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Almost all cell types have the ability to synthesize purine and pyrimidine
nucleotides from low molecular weight precursors in amounts sufficient
for their own needs.
The de novo pathways are almost identical in all organisms.






Most organisms have the ability to synthesize nucleotides from
nucleosides or bases that become available through the diet or from
degredation of nucleic acids.
In animals, the extracellular hydrolysis of ingested nucleic acids
represents the major route by which bases become available.
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blue-catabolism
red-salvage pathways

endonucleases:
pancreatic RNAse
pancreatic DNAse

phosphodiesterases:
usually non-specific
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Enzyme inhibited by AMP, ADP, and GDP. In _ , expression is repressed
by PurR repressor bound to either guanine or hypoxanthine.

Roles of PRPP: his and trp biosynthesis, nucleobase salvage pathways, de


novo synthesis of nucleotides
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þ , the reaction is driven to the right by the action of pyrophosphatase

Shown: HGPRT, cells also have a APRT.


        
 
     

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The base in IMP is called
hypoxanthine
Note: purine ring built up at
nucleotide level.
precursors:
glutamine (twice)
glycine
N10-formyl-THF (twice)
HCO3
aspartate
In vertebrates, 2,3,5 catalyzed
by trifunctional enzyme,
6,7 catalyzed by bifunctional
enzyme.
 
 
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components of the complex:


GAR transformylase (3)
AICAR transformylase (9)
serine hydroxymethyl transferase, trifunctional formylmethenyl-
methylene-THF synthase (activities shown with asterisk)


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G-1: IMP dehydrogenase


G-2: XMP aminase
A-1: adenylosuccinate
synthetase
A-2: adenylosuccinate lyase

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GTP used to make AMP,
ATP used to make GMP.
Also, feedback inhibition by
AMP and GMP.


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Conversion to diphosphate involves specific kinases:

GMP + ATP <-------> GDP + ADP #



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AMP + ATP <-------> 2 ADP $


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Conversion to triphosphate by Nucleoside diphosphate kinase (NDK):

GDP + ATP <------> GTP + ADP G0¶= 0

ping pong reaction mechanism with phospho-his intermediate.

NDK also works with pyrimidine nucleotides and is driven by mass action.
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AMP deamination in muscle, hydrolysis in other tissues.


Xanthine oxidase:contains FAD, molybdenum, and non-
non-heme iron.

In primates, uric acid is the end product, which is excreted.


  




    


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The three defects shown each result in elevated de novo purine biosynthesis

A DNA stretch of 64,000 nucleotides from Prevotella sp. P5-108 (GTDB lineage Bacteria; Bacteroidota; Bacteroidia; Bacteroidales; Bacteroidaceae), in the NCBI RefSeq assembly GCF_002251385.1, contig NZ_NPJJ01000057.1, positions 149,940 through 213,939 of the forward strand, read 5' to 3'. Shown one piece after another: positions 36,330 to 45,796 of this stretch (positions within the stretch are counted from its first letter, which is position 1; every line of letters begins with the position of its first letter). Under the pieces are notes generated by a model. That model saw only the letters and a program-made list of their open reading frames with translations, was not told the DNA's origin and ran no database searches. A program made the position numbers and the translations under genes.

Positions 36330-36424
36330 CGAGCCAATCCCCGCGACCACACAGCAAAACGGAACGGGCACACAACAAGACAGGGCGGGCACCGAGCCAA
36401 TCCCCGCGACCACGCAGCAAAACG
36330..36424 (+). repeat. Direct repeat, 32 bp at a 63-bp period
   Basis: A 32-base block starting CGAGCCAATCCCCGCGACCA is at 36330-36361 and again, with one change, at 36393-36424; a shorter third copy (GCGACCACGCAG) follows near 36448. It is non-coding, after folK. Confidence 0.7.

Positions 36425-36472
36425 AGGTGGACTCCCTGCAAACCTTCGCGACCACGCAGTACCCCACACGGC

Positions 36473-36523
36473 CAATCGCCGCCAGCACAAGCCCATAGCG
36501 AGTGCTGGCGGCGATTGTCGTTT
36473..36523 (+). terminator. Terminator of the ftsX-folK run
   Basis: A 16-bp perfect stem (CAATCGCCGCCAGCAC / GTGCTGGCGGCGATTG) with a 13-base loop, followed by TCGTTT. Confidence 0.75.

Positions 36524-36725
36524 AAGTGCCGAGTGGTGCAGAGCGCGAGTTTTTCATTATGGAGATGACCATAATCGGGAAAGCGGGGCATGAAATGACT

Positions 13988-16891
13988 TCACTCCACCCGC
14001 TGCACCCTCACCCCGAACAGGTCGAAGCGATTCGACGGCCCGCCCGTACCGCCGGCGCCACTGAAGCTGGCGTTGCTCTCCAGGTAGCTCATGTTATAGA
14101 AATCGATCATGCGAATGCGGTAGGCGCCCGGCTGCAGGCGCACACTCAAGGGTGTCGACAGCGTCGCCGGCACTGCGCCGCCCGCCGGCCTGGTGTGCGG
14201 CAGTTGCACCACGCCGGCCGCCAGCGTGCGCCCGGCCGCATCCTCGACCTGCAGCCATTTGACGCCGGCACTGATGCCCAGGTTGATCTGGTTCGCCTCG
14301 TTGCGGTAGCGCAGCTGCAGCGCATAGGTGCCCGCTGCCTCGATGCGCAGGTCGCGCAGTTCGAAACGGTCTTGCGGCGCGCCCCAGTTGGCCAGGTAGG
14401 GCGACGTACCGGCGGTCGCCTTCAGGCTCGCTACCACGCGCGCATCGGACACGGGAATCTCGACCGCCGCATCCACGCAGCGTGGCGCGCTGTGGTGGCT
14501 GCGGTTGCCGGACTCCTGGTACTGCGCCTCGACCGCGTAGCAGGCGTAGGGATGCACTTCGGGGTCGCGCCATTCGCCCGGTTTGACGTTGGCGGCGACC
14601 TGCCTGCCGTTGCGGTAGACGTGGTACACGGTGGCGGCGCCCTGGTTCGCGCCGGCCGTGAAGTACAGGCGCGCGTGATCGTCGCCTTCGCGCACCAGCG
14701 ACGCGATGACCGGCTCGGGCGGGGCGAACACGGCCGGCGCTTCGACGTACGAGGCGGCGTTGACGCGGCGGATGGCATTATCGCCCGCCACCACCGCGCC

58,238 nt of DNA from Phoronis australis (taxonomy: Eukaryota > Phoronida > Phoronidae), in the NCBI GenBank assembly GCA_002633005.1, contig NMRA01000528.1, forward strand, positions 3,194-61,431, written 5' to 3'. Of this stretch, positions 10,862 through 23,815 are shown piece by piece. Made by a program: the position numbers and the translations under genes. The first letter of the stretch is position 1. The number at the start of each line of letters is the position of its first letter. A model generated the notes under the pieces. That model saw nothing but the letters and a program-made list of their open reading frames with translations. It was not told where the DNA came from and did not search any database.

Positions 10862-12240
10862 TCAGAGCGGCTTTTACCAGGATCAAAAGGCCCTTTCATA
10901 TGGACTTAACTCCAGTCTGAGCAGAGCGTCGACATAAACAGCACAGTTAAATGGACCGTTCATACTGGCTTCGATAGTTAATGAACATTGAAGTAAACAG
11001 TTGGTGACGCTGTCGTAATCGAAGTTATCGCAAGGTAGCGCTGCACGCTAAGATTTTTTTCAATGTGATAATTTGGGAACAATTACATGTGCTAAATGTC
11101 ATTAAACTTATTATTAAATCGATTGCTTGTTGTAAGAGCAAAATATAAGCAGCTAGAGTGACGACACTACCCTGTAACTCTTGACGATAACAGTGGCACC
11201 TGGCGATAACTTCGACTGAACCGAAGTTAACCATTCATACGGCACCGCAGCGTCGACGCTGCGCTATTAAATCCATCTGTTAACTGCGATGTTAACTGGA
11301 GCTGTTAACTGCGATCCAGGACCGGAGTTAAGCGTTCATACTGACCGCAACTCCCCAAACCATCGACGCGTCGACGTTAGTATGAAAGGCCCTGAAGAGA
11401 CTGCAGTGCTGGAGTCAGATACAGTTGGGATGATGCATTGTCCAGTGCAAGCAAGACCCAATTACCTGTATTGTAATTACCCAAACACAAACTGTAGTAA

Allopurinol is an analogue of hypoxanthine that strongly inhibits


xanthine oxidase. Xanthine and hypoxanthine, which are soluble, are
accumulated and excreted.
 
   
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  Severe HGPRT deficiency
( )|
 
( )
In addition to symptoms of gout, patients display severe behavioral
disorders, learning disorder, aggressiveness and hostility, including self-
directed. Patients must be restrained to prevent self-mutilation. Reason
for the behavioral disorder is unknown.
X-linked trait (HGPRT gene is on X chromosome).

&"' lack of adenosine


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deaminase (ADA).
Lack of ADA causes accumulation of deoxyadenosine. Immune cells,
which have potent salvage pathways, accumulate dATP, which blocks
production of other dNTPs by its action on ribonucleotide reductase.
Immune cells can¶t replicate their DNA, and thus can¶t mount an
immune response.
    

Pyrimidine ring is assembled as the free base, orotic acid, which is


them converted to the nucleotide orotidine monophosphate (OMP).

The pathway is unbranched. UTP is a substrate for formation of


CTP.
    

1: carbamyl phosphate
synthase
2: aspartate
transcarbamylase
3: dihydroorotase
4: dihydroorotate DH
5: orotate
phosphoribosyl
tranferase
6: orotidylate
decarboxylase
7: UMP kinase
8: NDK
9: CTP synthetase

CAD=1,2,3
5 +6=single protein
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One enzyme, ribonucleotide reductase,


reduces all four ribonucleotides to their
deoxyribo derivitives.
A free radical mechanism is involved
in the ribonucleotide reductase
reaction.

There are three classes of ribonucleotide


reductase enzymes in nature:
Class I: tyrosine radical, uses NDP
Class II: adenosylcobalamin. uses NTPs
(cyanobacteria, some bacteria,
Euglena).
Class III: SAM and Fe-S to generate
radical, uses NTPs.
(anaerobes and fac. anaerobes).
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